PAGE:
The money, which dwarfed expectations by fund-raisers, reflects not only an ongoing concern about Israel among American Jews, but also a strong connection between the Jewish community of Boston and the northern Israeli city of Haifa. The Jewish communities in the two cities have had a partnership since 1989, and that relationship probably increased the response to the fund-raising initiative, officials said.
"Sure there was criticism, and a lot of very decent, very good people had some disagreements, but there was broader support for Israel during this conflict than I've seen since '82," said Barry Shrage, president of Combined Jewish Philanthropies of Greater Boston, which led the fund-raising effort. "People feel a lot of personal connections to Haifa, and they knew where the money was going, so that was one reason people were knowledgeable and supportive."
The fund-raising included aid for food, medical supplies, and air conditioning for bomb shelters, and trauma counseling and medical equipment for two hospitals; funds will also be used to strengthen the buildings' ability to withstand rocket attacks, among other projects.
The effort also hopes to provide assistance to children, new immigrants, and the disabled as well as small businesses affected by the conflict. In addition, it could fund Jewish-Arab dialogue in Haifa.
One project was funded by Temple Emanuel in Newton, a conservative synagogue that raised money to build a secure room with fortified walls and ceilings that could withstand rocket attacks for congregation Moriah, in Haifa. Built in 1952 atop Mount Carmel, it is the oldest conservative synagogue in Israel.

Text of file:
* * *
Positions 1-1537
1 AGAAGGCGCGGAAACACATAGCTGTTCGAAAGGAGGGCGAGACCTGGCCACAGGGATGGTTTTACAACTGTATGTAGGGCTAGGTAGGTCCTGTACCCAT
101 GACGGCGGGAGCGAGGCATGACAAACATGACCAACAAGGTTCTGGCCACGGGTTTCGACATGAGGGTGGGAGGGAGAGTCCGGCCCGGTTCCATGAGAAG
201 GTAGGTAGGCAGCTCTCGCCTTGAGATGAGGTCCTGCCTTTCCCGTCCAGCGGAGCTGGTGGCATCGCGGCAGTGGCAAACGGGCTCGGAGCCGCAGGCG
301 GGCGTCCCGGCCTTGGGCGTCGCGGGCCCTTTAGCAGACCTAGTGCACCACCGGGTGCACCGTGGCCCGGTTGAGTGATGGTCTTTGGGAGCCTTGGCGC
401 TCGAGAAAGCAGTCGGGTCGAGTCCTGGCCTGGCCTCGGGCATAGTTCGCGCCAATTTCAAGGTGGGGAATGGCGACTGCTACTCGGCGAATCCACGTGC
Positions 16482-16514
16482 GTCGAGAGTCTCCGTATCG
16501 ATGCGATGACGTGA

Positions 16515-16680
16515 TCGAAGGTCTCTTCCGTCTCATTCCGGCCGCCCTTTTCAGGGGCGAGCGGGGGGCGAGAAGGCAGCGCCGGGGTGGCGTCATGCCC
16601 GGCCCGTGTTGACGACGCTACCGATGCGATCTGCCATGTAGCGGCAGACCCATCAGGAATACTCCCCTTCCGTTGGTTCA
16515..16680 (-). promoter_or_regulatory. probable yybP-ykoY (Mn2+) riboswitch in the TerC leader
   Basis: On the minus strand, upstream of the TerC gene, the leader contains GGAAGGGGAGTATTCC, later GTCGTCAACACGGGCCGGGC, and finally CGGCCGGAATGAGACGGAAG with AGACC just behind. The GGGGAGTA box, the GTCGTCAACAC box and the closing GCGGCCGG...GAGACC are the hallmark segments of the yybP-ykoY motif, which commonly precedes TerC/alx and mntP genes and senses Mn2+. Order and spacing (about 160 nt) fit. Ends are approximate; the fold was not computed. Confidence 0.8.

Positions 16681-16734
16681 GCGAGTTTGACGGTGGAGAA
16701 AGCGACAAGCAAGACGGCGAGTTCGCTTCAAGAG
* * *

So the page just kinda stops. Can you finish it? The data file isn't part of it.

The Newton congregation set a fund-raising goal of $50,000 for the room, and raised nearly three times as much, $140,000, through requests during the recent Jewish high holidays. Temple Emanuel leaders, who previously helped finance bar mitzvah ceremonies for Haifa children with special needs, are now trying to determine which projects to fund with the extra money, and are planning to visit the region in December.
"American Jews look at their 18-year-old kids and worry about what fine university they will attend, while Israeli parents worry about their kids being in a tank that will be destroyed by a missile or fighting Hezbollah in hand-to-hand combat," said Rabbi Wesley Gardenswartz of Temple Emanuel. "Many American Jews really feel that we are one people, and there's a certain guilt and discomfort, and a sense that we should do something to be helpful. So this is something we can do, we can make one community in Israel safer."
The Haifa congregation plans to build a room that can be used by youth groups during peacetime and by the congregation, as well as nearby kindergartens, during war.
During the conflict with Hezbollah, " we were unable to hold worship services in our synagogue, since we do not have a secure room or bomb shelter, and the law forbade congregating without a nearby shelter," Shlomo Maital, a lay leader at the Haifa congregation, said by e-mail. "We were quite upset that we could not pray in our own shul. In time of war, our congregants take comfort from worshiping together and prefer to do so in our own shul."
Leaders of the Combined Jewish Philanthropies decided to delay the start of their regular annual fund-raising because of the conflict.
"It was surreal that we were talking about business as usual while a war had broken out and there were rockets landing everywhere across northern Israel, so we decided we had to delay the campaign and focus on the emergency," said Seth A. Klarman, the president the Baupost Group, an investment firm, and a member of the CJP board. "I do think that Jews in America, in the wake of 9/11 and the victory of Hamas and the war with Hezbollah, understand that the fate of Israel is extremely connected to their own fate as Jews anywhere."
CJP allocated about $4 million for food, medical supplies, and counseling during the conflict, for economic aid to small businesses, and for assistance to area hospitals and universities. Shrage said the Jewish community would look to help finance aid for the special-needs population in northern Israel, and for economically disadvantaged Ethiopian Jews.
A similar fund-raising effort for Israel by the CJP during the second Palestinian intifadah, or uprising, in 2002, raised $6 million.
© Copyright 2006 Globe Newspaper Company.